There were four of us on that trip to Buenos Aires—all in our twenties, all with wild curly hair that sprung toward the sky like sun rays. The day we visited the Iguazu Falls was so foggy we didn’t realize its enormity. Bigger than the Niagara Falls, the tourist guide insisted. We promised to go back the next day. That evening, at dinner, I discovered the wonder that is Malbec. I, someone who seldom ate beef, marveled at the taste of a simply grilled steak. What was this wonder? The streets in Buenos Aires were wide, majestic, and reminded me of my time studying abroad in London. Look, I said to my friends, pointing at a gorgeous archway as we sped to a nightclub in a taxi—this part reminds me of Washington Square Park. The taxi driver asked us where we were from. We said Dominican Republic because we’d learned early on that trip that people had a problem with Americans. He kept staring at us through the rearview mirror, so much so that we worried about his ability to drive us safely to our destination—we were eager to drop it hot and pick it back up. What are you staring at, I said, finally, in a flirty tone I reserved for handsome taxi drivers. He said some nice things about how unusual it was, to have a group of beautiful women in his car. But there was something thick in his voice, as he craned his neck toward us at the sound of our laughter. It’s your hair, he said. I can’t get over it.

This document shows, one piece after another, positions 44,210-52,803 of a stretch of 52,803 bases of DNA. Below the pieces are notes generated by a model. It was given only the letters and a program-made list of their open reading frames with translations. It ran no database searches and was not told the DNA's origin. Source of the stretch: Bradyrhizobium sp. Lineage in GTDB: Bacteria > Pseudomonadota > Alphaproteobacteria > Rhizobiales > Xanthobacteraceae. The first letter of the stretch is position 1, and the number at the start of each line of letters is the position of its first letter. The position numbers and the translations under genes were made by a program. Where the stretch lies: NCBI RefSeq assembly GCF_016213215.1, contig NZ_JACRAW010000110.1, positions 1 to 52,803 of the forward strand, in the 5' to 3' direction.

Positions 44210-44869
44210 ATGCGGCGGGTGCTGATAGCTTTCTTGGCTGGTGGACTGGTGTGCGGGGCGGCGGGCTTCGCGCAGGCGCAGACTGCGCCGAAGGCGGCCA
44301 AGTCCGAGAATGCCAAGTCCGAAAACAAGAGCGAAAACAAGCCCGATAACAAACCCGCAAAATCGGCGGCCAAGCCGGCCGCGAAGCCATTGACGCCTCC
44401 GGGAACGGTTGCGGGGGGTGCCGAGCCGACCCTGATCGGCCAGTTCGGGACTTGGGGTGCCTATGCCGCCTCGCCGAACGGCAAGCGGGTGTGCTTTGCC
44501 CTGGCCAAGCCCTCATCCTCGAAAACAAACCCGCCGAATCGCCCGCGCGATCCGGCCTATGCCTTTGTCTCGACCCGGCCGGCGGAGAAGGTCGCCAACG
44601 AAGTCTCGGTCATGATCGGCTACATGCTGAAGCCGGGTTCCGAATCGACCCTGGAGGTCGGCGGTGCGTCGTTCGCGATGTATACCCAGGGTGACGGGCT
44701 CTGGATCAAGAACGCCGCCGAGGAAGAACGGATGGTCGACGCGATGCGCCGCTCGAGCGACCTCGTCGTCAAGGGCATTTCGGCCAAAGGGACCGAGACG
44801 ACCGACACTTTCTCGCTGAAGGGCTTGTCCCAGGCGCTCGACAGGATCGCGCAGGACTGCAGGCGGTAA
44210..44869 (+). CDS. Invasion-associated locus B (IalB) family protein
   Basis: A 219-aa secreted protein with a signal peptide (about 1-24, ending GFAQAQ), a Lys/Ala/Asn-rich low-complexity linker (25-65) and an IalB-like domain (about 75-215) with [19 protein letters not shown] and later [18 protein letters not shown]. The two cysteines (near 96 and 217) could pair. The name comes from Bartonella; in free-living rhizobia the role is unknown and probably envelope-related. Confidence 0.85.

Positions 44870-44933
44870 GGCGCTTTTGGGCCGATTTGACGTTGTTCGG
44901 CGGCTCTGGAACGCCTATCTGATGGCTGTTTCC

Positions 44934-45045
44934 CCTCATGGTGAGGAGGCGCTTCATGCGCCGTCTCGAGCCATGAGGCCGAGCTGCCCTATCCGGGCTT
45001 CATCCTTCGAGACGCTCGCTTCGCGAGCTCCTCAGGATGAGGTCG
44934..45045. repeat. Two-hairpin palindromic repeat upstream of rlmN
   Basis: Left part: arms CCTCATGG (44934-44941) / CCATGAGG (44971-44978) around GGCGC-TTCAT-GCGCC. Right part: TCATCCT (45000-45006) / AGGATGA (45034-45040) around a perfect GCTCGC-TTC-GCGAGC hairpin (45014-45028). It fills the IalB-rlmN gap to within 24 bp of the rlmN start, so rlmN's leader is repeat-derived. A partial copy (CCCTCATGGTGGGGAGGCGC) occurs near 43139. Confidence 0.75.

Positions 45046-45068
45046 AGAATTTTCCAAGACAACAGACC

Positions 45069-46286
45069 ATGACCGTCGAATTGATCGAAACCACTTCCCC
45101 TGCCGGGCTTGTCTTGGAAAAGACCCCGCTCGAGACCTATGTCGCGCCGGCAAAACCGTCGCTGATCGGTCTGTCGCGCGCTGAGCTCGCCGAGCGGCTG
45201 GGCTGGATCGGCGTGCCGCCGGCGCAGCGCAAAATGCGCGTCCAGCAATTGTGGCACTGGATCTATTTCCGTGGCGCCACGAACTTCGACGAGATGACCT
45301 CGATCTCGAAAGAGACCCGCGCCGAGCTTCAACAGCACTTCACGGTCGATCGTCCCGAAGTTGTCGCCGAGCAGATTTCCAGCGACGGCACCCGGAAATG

We were happy to be abroad, away from work, traveling to places we had only dreamed of as kids. What about our hair, I said, flipping my mane of curls dramatically. All your hair is just like pubic hair, he said. It was quiet, awkward for a minute, and then one of us laughed, then all of us laughed. We shook our head at him, thinking, What an odd thing to say. We laughed because we were sure he didn’t mean it the way it sounded—aggressive, violent. He couldn’t possibly have meant us any harm.